Saint of the Month - Holy New Martyr St. Anastasias of Paramythia in Epirus and St. Daniel, November 18
Anastasias and his sister were Greek peasants living in Epirus under Ottoman rule. One day a band of Turks came through their village, led by Musa, the son of the local Pasha (Governor). Musa was struck by the beauty of Anastasias' sister and tried to seize her, but Anastasias threw himself at the Turks and fought them off long enough for his sister to escape. Musa's father had Anastasias arrested and brought before him and, impressed by his courage, attempted to convert him to Islam by many means: threats, beatings, and offers of worldly honor; but Anastasias held firm and was cast into prison.
Musa was moved by the way that Anastasias bore all these trials and temptations, and wanted to know more about the Faith that sustained him. Going secretly to Anastasias’ prison cell, he peered in and saw two young men of shining appearance with the prisoner. They vanished as soon as Musa entered. Anastasias told Musa that these were angels who guard and aid every Christian, especially when they suffer for Christ. He also explained in a simple way the Gospel of Jesus Christ, which enables His followers to set little value upon worldly things. Musa, deeply moved, threw himself at Anastasias’ feet and asked to become a Christian. Anastasias told him to wait until the proper time, because his conversion would cause his father to persecute all the Christians under his power. A few days later, in 1750, Anastasias was beheaded by order of the Pasha.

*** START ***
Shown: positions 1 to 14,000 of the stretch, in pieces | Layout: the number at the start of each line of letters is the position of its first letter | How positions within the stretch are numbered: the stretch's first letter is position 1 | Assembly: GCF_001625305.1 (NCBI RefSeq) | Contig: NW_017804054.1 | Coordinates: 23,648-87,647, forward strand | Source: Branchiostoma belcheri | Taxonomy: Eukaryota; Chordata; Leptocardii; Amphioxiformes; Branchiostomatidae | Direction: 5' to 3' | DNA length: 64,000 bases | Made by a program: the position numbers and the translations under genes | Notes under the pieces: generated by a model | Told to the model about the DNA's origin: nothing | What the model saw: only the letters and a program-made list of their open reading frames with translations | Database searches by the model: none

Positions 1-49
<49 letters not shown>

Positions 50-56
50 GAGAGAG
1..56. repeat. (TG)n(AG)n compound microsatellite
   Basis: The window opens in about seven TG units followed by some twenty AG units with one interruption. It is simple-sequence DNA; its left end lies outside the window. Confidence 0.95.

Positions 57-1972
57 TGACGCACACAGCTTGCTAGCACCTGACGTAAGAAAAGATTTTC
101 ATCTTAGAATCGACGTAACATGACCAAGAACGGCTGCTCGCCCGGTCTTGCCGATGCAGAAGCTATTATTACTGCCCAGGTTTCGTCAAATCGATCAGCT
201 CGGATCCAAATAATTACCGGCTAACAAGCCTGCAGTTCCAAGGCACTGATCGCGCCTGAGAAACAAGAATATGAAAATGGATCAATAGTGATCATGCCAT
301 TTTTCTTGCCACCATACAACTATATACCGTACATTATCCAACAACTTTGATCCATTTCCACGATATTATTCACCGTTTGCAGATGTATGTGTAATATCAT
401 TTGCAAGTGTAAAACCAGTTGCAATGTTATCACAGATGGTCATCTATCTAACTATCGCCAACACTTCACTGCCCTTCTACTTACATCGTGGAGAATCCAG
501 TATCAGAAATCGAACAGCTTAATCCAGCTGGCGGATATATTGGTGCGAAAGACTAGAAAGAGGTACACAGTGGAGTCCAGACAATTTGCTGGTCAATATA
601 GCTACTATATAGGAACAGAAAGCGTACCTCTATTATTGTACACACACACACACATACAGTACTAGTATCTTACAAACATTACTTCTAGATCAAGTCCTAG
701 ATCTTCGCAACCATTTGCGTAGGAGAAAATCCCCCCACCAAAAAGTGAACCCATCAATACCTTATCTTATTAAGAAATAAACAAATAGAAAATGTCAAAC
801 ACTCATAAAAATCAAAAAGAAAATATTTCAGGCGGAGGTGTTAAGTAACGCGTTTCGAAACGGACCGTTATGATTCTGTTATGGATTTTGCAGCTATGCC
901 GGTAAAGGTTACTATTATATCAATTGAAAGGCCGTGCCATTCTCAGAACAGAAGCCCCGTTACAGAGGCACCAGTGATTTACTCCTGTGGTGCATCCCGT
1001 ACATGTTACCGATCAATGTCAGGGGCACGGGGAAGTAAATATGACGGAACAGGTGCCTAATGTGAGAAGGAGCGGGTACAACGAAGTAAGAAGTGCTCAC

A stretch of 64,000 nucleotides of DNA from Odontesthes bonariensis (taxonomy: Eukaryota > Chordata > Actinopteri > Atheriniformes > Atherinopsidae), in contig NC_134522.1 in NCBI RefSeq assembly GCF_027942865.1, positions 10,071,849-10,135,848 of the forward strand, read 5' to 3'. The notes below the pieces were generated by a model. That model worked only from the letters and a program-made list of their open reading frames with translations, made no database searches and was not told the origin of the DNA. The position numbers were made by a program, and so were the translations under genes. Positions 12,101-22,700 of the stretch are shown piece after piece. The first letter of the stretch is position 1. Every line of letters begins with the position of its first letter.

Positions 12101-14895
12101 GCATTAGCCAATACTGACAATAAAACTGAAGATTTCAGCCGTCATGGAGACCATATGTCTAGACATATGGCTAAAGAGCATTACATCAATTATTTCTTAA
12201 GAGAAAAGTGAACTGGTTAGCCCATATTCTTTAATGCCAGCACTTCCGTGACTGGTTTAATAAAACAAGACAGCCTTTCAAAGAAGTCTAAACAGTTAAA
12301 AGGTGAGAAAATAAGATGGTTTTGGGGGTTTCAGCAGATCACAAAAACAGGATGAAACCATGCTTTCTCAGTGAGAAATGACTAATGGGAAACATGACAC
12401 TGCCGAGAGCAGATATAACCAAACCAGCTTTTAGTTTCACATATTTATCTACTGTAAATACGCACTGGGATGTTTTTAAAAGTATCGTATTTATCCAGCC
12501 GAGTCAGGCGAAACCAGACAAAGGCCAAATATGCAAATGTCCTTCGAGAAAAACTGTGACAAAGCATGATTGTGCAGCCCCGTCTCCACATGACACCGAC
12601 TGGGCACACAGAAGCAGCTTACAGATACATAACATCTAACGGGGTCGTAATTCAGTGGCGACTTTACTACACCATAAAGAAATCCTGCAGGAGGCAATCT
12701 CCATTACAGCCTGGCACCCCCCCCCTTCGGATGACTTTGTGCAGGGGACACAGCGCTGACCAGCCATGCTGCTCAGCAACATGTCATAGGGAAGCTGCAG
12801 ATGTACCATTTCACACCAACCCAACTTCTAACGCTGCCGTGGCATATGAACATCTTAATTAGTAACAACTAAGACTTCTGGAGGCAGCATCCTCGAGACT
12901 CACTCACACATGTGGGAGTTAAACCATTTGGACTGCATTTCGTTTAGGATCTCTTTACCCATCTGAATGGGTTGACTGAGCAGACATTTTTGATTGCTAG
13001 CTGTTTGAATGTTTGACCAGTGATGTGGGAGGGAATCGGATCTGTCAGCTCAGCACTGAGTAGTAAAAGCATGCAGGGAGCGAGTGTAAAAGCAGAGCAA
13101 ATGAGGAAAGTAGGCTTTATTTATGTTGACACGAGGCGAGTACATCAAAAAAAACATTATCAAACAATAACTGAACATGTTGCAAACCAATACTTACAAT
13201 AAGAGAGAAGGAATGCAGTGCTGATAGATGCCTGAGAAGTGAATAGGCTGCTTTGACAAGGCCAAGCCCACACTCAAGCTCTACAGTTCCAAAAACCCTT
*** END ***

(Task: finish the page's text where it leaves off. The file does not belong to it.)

Soon after this, Musa visited the tomb of a holy Martyr and was granted a vision of Anastasias, who appeared to him encircled in light and urged him to continue on the road to Christ. Musa fled his father's domain to the Peloponnese where he received direction in the Faith from an aged ascetic. He then traveled to Venice to be baptized without fear of reprisal by the Turks. In time he became a monk on Corfu, receiving the monastic name of Daniel. He lived there in asceticism, but the desire grew in him to taste martyrdom for Christ, so he traveled to Constantinople to declare his conversion to the Muslims. But the Christians there dissuaded him, knowing that the conversion of such a prominent Turk would, if it were known, lead to retaliation against Christians. Saint Daniel returned to Corfu, where he founded a church in honor of St. Anastasias and reposed in peace.